Diet: Safe & Toxic Foods 



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Fresh Fruits and Vegetables variety for optimal health

Feeding your birds a nutritious diet provides longevity.  A Bird that is on a healthy diet has the potential to heal itself, as well as prevent ailments. It is our decision on what we choose to feed our birds.  A varied diet that is consistently fed and well-balanced is the key to optimum health! 

It is beneficial to share healthy human foods with your birds. Birds are flock animals. They enjoy partaking in family activities. When eating dinner be sure you give your birds a small portion of your meal.  Note: Never change your bird's diet if he/she is not healthy to begin with. It could be detrimental; see your Avian Veterinarian first. Also noting: I do not advocate a diet consisting *only* of pellets or seeds. Most foods should be fed in moderation.

Did You Know... Healthy Birds on a healthy diet can heal themselves in most situations.

Several years ago, we changed our flock's diet dramatically. Though months of research, we decided to take our birds off of pellets.  (Please feel free to view the articles written by Alicia McWatters on our articles page.)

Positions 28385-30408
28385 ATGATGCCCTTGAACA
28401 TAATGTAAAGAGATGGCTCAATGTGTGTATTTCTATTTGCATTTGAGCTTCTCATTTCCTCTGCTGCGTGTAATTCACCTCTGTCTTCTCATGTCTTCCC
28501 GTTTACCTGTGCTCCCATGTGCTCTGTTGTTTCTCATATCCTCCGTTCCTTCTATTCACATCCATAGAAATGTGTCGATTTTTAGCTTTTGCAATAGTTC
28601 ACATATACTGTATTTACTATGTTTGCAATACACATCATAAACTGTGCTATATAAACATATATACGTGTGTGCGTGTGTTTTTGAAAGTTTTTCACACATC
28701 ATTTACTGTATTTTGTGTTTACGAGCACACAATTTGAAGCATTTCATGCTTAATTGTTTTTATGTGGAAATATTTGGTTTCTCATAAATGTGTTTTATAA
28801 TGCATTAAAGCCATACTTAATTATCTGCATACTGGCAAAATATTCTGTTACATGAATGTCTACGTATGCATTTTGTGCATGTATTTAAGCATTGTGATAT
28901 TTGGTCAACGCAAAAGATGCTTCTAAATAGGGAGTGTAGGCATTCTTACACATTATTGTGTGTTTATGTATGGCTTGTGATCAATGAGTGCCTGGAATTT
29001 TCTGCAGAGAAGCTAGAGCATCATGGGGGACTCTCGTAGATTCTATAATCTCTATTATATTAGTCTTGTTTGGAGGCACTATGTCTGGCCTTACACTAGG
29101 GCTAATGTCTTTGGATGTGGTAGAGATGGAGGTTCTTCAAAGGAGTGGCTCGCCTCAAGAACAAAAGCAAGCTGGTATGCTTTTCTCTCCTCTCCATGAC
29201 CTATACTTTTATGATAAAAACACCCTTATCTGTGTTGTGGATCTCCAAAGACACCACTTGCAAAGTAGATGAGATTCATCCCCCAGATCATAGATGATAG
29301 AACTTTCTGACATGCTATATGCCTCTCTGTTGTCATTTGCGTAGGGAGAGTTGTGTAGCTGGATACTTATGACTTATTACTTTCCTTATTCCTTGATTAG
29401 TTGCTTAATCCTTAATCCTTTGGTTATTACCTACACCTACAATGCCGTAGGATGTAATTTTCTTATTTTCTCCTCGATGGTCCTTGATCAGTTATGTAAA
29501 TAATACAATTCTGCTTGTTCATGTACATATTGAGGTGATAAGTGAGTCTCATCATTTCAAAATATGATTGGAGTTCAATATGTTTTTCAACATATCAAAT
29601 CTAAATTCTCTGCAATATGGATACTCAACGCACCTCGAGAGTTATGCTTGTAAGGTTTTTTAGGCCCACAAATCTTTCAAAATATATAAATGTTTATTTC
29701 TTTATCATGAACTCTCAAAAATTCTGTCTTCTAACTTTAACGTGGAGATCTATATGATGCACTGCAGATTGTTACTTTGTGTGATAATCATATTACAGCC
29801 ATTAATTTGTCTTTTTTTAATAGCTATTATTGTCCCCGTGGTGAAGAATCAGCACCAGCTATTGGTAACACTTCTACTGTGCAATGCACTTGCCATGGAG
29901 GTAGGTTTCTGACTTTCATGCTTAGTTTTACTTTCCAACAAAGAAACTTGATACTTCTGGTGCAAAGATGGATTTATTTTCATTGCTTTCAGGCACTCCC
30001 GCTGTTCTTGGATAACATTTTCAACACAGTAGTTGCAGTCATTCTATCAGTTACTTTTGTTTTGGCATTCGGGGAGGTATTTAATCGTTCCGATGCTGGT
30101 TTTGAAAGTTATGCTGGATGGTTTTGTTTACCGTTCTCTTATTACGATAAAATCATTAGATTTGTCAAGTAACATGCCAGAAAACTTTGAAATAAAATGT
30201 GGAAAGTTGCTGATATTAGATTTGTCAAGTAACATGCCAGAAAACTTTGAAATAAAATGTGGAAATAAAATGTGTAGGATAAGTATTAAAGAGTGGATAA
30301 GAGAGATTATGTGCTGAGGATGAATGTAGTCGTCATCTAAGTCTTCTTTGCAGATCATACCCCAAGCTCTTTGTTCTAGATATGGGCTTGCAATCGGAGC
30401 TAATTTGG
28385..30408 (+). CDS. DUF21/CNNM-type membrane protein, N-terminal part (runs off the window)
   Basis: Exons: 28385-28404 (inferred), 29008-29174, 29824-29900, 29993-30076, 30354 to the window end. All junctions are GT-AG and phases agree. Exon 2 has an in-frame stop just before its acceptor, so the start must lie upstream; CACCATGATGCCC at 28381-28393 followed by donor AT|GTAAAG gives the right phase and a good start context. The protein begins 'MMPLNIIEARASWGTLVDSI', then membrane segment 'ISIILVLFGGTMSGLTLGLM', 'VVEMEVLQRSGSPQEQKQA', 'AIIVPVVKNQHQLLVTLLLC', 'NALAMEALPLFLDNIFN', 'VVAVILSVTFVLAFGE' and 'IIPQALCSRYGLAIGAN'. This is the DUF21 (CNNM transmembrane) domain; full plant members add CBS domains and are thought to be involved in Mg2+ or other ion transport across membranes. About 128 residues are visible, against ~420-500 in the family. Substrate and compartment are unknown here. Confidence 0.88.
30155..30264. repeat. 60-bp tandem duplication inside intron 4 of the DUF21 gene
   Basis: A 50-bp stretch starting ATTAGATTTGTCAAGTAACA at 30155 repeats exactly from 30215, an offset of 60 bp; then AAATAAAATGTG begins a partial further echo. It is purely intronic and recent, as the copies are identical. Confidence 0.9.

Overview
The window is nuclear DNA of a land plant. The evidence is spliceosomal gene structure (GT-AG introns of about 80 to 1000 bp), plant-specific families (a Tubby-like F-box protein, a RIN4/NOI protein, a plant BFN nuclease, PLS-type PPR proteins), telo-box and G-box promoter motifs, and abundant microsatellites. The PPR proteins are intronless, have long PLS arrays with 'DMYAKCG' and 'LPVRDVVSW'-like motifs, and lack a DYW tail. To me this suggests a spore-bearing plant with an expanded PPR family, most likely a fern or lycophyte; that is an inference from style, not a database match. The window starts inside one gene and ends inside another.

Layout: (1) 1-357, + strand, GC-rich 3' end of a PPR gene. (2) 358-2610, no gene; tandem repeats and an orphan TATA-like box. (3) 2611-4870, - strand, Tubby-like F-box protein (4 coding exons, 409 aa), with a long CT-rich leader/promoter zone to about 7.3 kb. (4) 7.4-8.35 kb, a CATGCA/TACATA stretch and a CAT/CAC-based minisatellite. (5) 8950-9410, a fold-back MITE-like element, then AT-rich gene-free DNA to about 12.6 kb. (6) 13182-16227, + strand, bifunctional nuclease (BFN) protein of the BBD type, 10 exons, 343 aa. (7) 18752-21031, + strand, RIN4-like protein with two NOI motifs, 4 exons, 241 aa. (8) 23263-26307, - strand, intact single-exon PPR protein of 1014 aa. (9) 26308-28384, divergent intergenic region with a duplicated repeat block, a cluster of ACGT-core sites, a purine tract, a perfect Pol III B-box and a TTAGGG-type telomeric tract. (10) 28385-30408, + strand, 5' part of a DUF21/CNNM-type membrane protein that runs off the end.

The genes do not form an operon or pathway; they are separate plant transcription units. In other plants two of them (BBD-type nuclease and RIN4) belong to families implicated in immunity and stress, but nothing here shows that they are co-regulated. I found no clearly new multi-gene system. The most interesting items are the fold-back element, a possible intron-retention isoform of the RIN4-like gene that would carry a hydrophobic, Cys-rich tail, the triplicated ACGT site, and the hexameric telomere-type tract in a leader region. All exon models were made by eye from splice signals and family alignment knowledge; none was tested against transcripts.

Starting with Alicia's Mash Recipe along with a few modifications I felt were necessary to incorporate into their diet (papaya, etc.).  I also sprout seeds, beans and grains and offer birdie bread but converted to a healthier version (I use Hodgson Mills Corn Muffin Mix with Whole Wheat Flour). In the afternoon, my flock receives an all natural seed, nut and grain mix which is always available to them. In the evening they receive a warm meal..

Since the Mash Diet is frozen, I felt the freezing process compromised the nutritional content, therefore I switched to a fresher mix of food for my feathered companions. By serving my birds fresh fruits and vegetables along with sprouting and an all natural seed, grain and nut mix called Avian Naturals (Preservative free. Made with Organic & Human Grade Ingredients) I feel my flock is getting the best possible diet which is well rounded with essential vitamins and minerals.

Purchase only enough fresh vegetables and fruits to last a few days so that it is always fresh. Offering as much organic produce as possible. But sometimes that is not always as readily available as regular fruits and vegetables.